Pure Beauty

Lush announces support for The Black Curriculum’s #TBH365 campaign

By Julia Wray | Published: 14-May-2021

The campaign aims to ensure that black history is embedded in the UK national curriculum

Lush has signalled its support of The Black Curriculum’s #TBH365 campaign with a new limited-edition product and shop window displays.

The #TBH365 campaign embodies the slogan ‘back history is British history’ and aims to highlight the lack of black history taught in schools in the UK.

While, in March this year, it was announced that black history lessons are to be made mandatory in Welsh schools, there is, at present, no such mandate for the rest of the UK.

The ‘360’ in the campaign reflects that black British history is more than just a theme for October (when Black History Month takes place) and should be part of the national curriculum 365 days a year.

From 17 May, Lush will dedicate all 100 of its UK shop windows to #TBH365. It will also launch the #TBH365 bath bomb (£5.95) for the two weeks of the campaign with 100% of the proceeds (minus VAT) going to The Black Curriculum, which was founded by Lavinya Stennett in 2019.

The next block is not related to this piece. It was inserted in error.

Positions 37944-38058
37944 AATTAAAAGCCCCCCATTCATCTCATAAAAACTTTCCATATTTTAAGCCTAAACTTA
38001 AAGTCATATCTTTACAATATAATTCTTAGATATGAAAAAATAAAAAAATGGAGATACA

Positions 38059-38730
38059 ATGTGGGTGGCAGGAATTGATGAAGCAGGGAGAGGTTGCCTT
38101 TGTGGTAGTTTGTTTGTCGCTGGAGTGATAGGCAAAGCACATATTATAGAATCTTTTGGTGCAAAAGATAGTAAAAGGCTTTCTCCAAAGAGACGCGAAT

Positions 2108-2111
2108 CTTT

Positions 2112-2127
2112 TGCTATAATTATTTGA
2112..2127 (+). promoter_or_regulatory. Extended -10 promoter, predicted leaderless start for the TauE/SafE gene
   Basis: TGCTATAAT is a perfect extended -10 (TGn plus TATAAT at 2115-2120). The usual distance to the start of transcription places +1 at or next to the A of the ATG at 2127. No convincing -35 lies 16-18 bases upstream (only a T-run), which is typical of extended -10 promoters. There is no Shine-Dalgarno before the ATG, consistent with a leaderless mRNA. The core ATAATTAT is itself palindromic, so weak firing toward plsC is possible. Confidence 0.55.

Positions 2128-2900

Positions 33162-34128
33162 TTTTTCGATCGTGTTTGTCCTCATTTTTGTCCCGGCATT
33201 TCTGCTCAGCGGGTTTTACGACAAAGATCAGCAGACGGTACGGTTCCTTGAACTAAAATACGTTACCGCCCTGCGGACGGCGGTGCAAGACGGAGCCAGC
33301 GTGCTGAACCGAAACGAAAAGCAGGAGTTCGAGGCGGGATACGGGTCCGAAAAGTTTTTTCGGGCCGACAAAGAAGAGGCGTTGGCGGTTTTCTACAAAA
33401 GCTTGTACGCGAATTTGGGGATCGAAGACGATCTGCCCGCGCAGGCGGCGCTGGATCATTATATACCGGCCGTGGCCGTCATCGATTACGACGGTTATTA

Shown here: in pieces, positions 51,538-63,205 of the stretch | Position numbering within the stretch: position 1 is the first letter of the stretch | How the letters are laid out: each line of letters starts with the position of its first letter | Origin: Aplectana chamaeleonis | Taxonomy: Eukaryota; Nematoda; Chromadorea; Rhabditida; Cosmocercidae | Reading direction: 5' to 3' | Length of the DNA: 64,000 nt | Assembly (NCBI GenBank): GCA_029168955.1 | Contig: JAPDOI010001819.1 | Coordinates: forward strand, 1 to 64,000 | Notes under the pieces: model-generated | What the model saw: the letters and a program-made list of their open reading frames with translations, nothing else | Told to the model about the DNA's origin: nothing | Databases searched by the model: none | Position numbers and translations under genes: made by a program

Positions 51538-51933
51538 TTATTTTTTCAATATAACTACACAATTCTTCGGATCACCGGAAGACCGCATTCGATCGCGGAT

Shaped like a book debossed with The Black Curriculum logo, the bath bomb is said to leave a trail of shimmering gold and warm pink hues in the bath while emitting floral and vanilla notes.

The Black Curriculum notes that the current UK national curriculum omits the contribution of black British history in favour of a dominant white, Eurocentric curriculum that doesn’t reflect the UK’s multi-ethnic and diverse society.

It also observes that what is currently taught in schools disassociates Britain from a legacy of oppression in favour of a romanticised legacy.

As such, The Black Curriculum runs a variety of virtual and in-person programmes to schools, young people and corporations; it also develops free and licensable resources for schools to teach students about black history.

Lush Wimbledon Manager Nadia Monezero, who initiated conversations with The Black Curriculum with Lush Guildford manager Angelica Abella, commened: “We knew we wanted to support a group tackling the root cause of racism in the UK and agreed that education was the way forward, due to our own lack of black history that we received in school, most of which we taught ourselves or by our parents.

“The Black Curriculum is an organisation run by young, gifted black individuals who went through the same education system as us looking to change it! We had to get involved. It’s not about giving a voice to the voiceless, for me it’s about amplifying their message.”

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